I think the management of knowledge should involve more interaction between people. The internet has transformed into the world’s primary mode of facilitating knowledge, and while its founders based the system on a utopian, free-thinking liberator from the binds of the bureaucratic arrangement of society at the time, it has today become more of an oppressor to many people. This form of knowledge management through technology leaves no freedom of choice in regards to itself; you either use the technology or you are doomed to collapse in this rapidly growing digital world. All work and education now involves communication online. Everyday activities such as banking and shopping now may be performed online and most corporations are even pushing for all of their business to transfer to the digital world. We reduce ourselves to our online identity so often that the majority of our daily interactions involve merely a username and password. Very few people know us as a person; our personality, our values, our sense of self. If knowledge management was not necessarily more collaborative, but rather working together to incorporate each individual’s expertise, I think it would be much more productive and beneficial for everyone.

Topic 3:
Experts have obtained a certain type of knowledge that is unreciprocable for many individuals let alone the web. Experts hold the tacit knowledge the internet can only wish to provide. While the web contains information to supplement those looking to gain knowledge or those who hold already posses the knowledge to interpret and apply the information, it is impossible for the internet to ever adequately replace the expert. Knowledge has become a commodity because it is difficult to obtain and takes countless hours of the application of information to comprehend anything close to an expert level. The Internet and large corporations want to learn from experts to be able to teach others, but fail to achieve the acquired awareness of knowledge, merely only achieving the ability to apply information in the long run.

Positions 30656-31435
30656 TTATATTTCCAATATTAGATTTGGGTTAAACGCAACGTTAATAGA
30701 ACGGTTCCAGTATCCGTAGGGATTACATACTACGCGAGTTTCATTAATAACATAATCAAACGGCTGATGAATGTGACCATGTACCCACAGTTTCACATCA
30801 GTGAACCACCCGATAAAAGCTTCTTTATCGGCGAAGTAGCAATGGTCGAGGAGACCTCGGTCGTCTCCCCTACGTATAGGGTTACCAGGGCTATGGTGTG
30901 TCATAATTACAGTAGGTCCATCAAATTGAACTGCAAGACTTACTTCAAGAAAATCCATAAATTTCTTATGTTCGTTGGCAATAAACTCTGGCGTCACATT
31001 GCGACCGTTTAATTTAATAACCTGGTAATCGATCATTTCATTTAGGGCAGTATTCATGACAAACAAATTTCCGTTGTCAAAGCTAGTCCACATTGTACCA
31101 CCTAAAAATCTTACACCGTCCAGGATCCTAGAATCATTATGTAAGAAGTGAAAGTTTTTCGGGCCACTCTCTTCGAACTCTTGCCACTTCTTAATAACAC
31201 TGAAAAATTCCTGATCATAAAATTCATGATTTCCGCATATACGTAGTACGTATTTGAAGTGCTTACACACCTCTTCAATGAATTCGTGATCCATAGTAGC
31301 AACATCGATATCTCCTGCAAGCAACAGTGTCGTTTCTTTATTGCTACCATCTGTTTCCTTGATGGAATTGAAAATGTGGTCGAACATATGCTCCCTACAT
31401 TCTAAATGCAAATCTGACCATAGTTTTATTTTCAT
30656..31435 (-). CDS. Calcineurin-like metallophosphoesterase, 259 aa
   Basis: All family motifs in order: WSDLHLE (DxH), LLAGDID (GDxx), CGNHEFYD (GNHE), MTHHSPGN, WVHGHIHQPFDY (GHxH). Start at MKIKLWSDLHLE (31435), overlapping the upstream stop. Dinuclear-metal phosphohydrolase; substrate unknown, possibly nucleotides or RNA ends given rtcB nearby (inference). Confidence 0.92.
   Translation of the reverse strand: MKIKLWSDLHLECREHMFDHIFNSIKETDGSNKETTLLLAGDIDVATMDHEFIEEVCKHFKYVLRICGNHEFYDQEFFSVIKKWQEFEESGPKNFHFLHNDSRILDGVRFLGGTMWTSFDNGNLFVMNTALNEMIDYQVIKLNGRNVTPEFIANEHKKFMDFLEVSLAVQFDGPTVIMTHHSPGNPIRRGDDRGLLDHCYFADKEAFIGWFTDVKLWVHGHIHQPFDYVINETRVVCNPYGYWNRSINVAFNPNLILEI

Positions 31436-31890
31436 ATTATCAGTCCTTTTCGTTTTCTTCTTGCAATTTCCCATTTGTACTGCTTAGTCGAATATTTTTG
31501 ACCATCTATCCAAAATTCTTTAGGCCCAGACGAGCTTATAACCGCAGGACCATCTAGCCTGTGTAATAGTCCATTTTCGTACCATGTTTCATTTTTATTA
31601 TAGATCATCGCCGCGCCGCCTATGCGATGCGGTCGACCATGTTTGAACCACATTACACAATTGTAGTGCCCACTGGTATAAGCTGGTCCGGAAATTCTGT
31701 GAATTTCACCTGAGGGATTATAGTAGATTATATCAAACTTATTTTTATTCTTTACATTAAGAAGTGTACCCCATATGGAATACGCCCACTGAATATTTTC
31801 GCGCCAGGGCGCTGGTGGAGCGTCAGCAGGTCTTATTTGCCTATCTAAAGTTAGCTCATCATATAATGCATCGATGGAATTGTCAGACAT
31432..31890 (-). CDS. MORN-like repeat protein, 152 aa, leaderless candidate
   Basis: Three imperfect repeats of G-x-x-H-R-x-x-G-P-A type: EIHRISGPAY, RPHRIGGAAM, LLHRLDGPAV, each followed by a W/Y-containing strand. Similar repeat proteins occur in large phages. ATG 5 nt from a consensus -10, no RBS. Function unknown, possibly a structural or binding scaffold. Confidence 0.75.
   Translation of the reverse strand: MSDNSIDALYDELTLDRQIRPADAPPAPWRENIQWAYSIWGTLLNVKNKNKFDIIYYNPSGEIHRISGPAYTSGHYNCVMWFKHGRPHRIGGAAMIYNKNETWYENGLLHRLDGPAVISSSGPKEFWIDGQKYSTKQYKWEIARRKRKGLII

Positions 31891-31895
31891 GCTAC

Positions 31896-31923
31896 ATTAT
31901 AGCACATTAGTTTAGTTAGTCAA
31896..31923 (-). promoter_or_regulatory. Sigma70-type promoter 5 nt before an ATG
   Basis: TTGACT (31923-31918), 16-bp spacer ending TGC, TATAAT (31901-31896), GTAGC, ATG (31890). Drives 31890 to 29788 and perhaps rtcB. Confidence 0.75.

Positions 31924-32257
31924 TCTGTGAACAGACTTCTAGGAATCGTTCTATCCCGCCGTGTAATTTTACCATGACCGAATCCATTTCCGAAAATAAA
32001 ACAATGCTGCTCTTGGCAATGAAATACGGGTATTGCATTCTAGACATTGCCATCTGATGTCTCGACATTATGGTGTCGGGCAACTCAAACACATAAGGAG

Topic 4:
Although Surowiecki provides many attempts to persuade me into backing mass collaboration, I am still not fully sold, especially in regards to the Internet. Today, rather than refer to reliable sources of experts such as journalists, encyclopedias, and renowned news outlets, the Internet has become the new medium of choice for the truth with collaborative sites such as Wikipedia. Individual creativity and authorship is on the verge of extinction in exchange for the “wisdom of crowds.” Is this always a good thing? Surowiecki provides many optimistic examples of the employment of this collaborative knowledge, but he also provides some unconstructive examples of free-riding and contingent consent. How do we determine when the “wisdom of the crowds” is an appropriate source for knowledge and how do we prevent the crowd from transforming into merely one mind?

Working Draft

Learn to manage content on our own.